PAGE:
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    "Everything is better with a tube. I have a customer with an all-tube pacemaker. His heartbeat is steady, reassuring and dependable, not like a modern heartbeat. And if it goes wrong he can fix it himself. You can't do that with SMD." - Mick Bailey

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    I don't think resistance numbers will tell you anything. Some marshall primary halves can be around 50 ohms where are similar spec'd fender might measure around 200 ohms.
    By a very rough estimation a 100R higher DCR per primary half might reduce available output power by 0.5W in a 20W amp.

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    Bent Member Chuck H's Avatar
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    Quote Originally Posted by Helmholtz View Post
    By a very rough estimation a 100R higher DCR per primary half might reduce available output power by 0.5W in a 20W amp.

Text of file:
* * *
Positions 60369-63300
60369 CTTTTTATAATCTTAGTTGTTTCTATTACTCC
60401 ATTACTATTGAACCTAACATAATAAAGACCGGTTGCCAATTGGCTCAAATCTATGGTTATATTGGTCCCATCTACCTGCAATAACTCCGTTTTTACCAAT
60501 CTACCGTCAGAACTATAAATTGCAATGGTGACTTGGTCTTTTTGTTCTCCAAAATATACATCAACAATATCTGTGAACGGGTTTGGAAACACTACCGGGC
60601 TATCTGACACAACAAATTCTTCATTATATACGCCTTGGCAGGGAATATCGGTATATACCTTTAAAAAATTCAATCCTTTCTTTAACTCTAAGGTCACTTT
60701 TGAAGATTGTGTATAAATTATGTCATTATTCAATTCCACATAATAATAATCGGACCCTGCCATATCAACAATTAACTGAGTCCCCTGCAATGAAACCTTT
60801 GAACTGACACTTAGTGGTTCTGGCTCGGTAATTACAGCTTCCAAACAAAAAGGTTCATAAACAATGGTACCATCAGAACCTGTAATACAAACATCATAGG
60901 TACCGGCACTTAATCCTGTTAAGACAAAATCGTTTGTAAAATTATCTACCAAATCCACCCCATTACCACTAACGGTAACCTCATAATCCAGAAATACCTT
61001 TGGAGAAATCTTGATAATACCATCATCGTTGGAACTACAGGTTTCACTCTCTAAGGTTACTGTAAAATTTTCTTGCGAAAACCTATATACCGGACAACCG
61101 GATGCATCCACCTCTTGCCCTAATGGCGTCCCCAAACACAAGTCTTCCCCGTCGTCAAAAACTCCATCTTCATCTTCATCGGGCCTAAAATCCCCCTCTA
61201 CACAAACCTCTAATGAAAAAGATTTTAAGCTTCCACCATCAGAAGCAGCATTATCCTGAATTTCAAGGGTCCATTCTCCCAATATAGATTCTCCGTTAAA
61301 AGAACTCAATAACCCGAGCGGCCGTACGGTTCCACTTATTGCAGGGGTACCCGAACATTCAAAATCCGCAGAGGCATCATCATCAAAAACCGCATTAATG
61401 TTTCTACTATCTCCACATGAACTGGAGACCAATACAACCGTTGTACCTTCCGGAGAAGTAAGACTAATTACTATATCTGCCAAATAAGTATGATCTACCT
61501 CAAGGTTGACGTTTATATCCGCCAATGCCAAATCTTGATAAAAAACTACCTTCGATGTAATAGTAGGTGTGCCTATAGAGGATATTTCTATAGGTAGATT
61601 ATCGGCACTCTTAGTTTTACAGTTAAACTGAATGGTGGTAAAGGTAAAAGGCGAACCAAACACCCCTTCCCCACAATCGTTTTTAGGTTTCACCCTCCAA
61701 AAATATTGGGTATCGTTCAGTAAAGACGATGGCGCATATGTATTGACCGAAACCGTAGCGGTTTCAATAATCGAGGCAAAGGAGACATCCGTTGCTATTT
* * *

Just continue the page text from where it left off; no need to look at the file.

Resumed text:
Bet you wouldn't notice

    But what does that extra resistance due to either more windings or smaller wire do to the capacitance? Inductance? I think there must be audible differences. Even if they don't detriment spec or function all that much. That's why you try all three

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    As said above, primary DCR only affects the losses.

    Inductance depends on turns number squared, coil loop area and most important the core, which increases the air coil inductance by a factor of several hundred. So core material and construction (effective air gap) strongly influence inductance and saturation.

    Core size has no direct influence on inductance.

    DCR depends on wire gauge and total length of wire. Smaller sized OTs will have more DCR as the smaller bobbin requires smaller wire and more turns to achieve required inductance.